Last week, Our Weekly spoke to a few theologians about the story of Jesus, explaining away some questions that have possibly run through the minds of curious believers and non-believers.
This week, we spoke to Byron R. McCane Ph.D., a professor of religion at Wofford College and a professional archaeologist. He answered some of the burning questions both sides of the argument have asked in the past, including uncovering the misconception of the Shroud of Turin. Without disclosing his religious affiliation, McCane carefully answered each question according to a historian's research, void of a theological perspective.
Our Weekly: Was Jesus a real man? How do we know?
Byron McCane: The assertion that Jesus did not exist is not taken seriously by scholars either in the field of religion or history. That is an idea that has periodically surfaced in the world of scholarship and been repeatedly been rejected. No serious historian has any doubts that Jesus existed. We have the accounts in the Gospels to start with, but then there are sources from the ancient world, Josephus, Tacitus who mention Jesus. The work of archaeologists, the work we do in digging, helps us see that many of the stories of the Gospels do cohere very closely with what we know was very ordinary, typical life in the first century in Galilee.
OW: Is the story of Jesus like other mythological stories of ancient days? Could they possibly be the same ones?
BM: ... Everyone is unique and no one is unique... Historians and scholars of religion and the Bible and working with Jesus don't talk about uniqueness... of course his story resembles a lot about the ancient world, and of course it's distinctive in many ways. But I don't think any important conclusions can be made about that. Is Jesus different than anybody else? Yes. Is he a lot like everybody else? Yes.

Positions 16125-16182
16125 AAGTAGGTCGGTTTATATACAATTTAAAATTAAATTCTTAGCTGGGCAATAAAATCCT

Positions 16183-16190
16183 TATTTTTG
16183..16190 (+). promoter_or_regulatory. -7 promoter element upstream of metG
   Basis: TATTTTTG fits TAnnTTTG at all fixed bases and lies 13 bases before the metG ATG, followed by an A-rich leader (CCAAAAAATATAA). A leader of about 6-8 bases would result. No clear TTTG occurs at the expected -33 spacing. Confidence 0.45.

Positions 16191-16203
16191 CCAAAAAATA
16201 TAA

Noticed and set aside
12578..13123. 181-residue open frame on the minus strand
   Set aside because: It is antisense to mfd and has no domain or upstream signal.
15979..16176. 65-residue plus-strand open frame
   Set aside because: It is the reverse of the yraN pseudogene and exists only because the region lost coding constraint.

OW: Is the Bible a viable resource for proving Jesus?
BM: Of course it is. But like every source, it has to be used by historians with care and scrutiny. People didn't do it back then and they don't do it today, write things just as a leisure time activity. They wrote things because they cared passionately to write them. Every source has a point of view that has to be taken into account. Sometimes when we get a little bit cynical, historians say when looking at ancient sources, 'Why is this source lying to me.' It's not necessarily that they are all trying to lie to us, but every writer can see certain things and can't see others. Or see certain things and highlight them and sees other things but wants our attention directed away from (it). So we handle the Bible just like we handle every other source. We try to see what the writer was trying to accomplish and we try to sift through those motives and the way the story is told. What we look for is the convergence of multiple lines of different kinds of evidence.